Most of this book, in its pursuit of studying continuum mechanics, focused on linearized problems and their decomposition into relatively simple superpositions of solutions. Real-world problems, in contrast, are much more complicated. The calculation of exact solutions to linearized problems in the face of complicated geometries very often can become computationally intensive. Further, realistic problems often introduce substantial nonlinearity – this is especially true in applications involving fluids – rendering such calculations inaccurate, if not incorrect. Moreover, the application of computational methods, however, is not trivial. Computer arithmetic, unlike computer algebra such as that performed by Mathematica and Maple, is executed with a finite number of digits of accuracy (Higham, 2002). Typically, there are 16 digits in double precision arithmetic in programming languages such as C++ and FORTRAN 95, but as great as 25 in MATLAB. Continuum mechanical problems involving matrices, particularly those of large rank, can lose many digits of accuracy due to ill-conditioned matrices. Adding to the arithmetic limitations of computers, the more common tasks of solving nonlinear ordinary and, especially, partial differential equations of continuum mechanics present a formidable issue. The operative differential equations were formulated in the mathematical limit of certain differential quantities going to zero, i.e. infinitesimal quantities that emerge in the evaluation of derivatives. Computers, on the other hand, only work in the realm of the finite quantities.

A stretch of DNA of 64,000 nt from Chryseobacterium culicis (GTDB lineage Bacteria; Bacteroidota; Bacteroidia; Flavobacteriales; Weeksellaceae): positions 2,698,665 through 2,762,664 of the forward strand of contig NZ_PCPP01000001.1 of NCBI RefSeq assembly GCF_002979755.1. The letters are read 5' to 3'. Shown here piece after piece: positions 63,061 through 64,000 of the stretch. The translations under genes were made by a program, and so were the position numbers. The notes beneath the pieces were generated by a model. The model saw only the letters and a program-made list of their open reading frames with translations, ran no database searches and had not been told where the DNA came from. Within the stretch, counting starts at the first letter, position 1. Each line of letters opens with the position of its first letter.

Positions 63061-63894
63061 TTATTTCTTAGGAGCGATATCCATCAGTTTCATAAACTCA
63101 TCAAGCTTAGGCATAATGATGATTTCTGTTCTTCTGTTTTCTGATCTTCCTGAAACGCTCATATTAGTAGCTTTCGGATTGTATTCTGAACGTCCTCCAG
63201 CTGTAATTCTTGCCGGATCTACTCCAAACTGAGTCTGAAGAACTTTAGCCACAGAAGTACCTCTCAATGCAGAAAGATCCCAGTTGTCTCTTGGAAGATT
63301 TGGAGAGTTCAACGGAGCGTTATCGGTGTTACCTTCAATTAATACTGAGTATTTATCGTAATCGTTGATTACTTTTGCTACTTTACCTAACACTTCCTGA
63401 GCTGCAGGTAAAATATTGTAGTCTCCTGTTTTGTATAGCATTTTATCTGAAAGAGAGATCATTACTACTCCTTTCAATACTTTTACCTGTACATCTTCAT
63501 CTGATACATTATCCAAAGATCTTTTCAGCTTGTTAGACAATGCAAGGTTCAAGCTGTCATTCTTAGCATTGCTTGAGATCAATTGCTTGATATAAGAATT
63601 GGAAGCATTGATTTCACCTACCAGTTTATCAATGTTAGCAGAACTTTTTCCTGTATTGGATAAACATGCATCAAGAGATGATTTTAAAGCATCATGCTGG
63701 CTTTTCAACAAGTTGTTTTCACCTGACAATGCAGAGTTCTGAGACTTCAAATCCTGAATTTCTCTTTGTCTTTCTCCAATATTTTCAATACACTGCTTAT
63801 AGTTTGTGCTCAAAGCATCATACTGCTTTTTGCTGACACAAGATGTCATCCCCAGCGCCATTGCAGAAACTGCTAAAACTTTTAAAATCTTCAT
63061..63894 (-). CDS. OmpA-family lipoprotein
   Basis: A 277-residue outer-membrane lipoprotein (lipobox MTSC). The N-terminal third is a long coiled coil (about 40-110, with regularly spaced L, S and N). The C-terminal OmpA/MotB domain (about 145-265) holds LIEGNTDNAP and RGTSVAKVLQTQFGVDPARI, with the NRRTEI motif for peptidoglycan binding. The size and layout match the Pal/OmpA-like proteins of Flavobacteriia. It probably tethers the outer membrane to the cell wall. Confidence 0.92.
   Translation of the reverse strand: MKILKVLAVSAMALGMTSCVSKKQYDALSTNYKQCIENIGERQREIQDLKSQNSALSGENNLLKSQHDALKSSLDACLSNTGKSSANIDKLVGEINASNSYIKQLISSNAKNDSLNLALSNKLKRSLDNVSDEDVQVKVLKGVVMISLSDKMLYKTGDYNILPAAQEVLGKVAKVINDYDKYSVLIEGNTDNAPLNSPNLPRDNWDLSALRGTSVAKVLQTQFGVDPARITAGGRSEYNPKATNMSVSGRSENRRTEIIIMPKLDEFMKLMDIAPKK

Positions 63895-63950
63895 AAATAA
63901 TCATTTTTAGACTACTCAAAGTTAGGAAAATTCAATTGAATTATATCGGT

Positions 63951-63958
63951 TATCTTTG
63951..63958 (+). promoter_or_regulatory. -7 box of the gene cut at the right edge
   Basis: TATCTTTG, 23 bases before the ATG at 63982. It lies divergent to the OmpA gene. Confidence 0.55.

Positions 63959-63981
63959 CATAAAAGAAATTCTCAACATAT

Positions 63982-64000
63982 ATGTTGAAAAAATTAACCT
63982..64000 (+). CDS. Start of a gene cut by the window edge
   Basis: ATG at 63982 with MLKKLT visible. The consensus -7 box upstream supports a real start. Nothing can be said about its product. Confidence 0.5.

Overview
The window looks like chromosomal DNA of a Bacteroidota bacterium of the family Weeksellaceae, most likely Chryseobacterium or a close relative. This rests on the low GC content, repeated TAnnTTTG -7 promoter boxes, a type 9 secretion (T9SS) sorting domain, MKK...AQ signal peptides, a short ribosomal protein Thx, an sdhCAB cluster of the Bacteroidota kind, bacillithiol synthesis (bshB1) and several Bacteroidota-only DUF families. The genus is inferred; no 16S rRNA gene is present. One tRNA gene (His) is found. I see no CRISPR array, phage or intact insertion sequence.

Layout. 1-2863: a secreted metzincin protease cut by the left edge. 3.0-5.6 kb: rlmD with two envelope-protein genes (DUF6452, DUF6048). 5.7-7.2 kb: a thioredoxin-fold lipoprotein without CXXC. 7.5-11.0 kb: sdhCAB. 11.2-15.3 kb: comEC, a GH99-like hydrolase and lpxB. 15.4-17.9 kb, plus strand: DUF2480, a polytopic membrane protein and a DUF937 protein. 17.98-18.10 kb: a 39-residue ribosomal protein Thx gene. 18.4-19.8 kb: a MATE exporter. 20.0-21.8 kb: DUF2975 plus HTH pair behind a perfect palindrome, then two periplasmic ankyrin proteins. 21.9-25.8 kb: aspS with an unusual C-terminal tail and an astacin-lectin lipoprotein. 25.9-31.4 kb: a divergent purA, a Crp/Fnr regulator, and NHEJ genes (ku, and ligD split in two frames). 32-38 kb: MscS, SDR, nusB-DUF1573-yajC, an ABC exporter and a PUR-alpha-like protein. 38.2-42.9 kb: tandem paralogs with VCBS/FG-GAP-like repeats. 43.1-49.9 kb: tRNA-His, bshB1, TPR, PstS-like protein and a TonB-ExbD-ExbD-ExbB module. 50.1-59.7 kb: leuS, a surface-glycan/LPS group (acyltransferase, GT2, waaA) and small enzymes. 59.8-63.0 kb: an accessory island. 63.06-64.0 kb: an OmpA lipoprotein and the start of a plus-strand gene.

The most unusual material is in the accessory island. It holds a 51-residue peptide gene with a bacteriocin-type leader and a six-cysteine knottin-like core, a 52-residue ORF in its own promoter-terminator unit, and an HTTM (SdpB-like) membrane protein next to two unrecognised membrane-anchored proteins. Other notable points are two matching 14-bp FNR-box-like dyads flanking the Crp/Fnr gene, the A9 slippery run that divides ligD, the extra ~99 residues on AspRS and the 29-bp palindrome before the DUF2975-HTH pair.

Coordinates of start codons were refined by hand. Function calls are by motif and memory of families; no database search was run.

We begin by examining the nature of forces on continuous media. We will pursue this theme later by examining material response. This topic is a truly venerable one with significant references made by Newton (Chandrasekhar, 1995) and many others before and after. Early treatments of this topic employ modes of notation very similar to ours, but largely focus on two-dimensional problems since much of the algebra reduces to that associated with quadratic equations. We will show that in three dimensions, the algebraic problem corresponds to a cubic polynomial with real roots which can be easily determined by analytical means. A medium is homogeneous if its properties are the same everywhere.
Homogeneity, however, can be of two types: regular or random. A regular homogeneous medium has the same underlying character everywhere, e.g. a piece of metal whose atoms are organized in a lattice. A random homogeneous medium has the same underlying statistical distribution of properties, but may lack regularity. For example, a rock composed of many different grains cemented together can be said to be homogeneous if the statistical properties of the mix do not vary. A homogeneous material is also said to be isotropic, i.e. looks the same in all directions. The material looks the same because it is the same. However, an isotropic material is not necessarily homogeneous. For example, the Earth appears to be (crudely) isotropic as viewed from its center but the core, mantle, and lithosphere are very distinct from each other.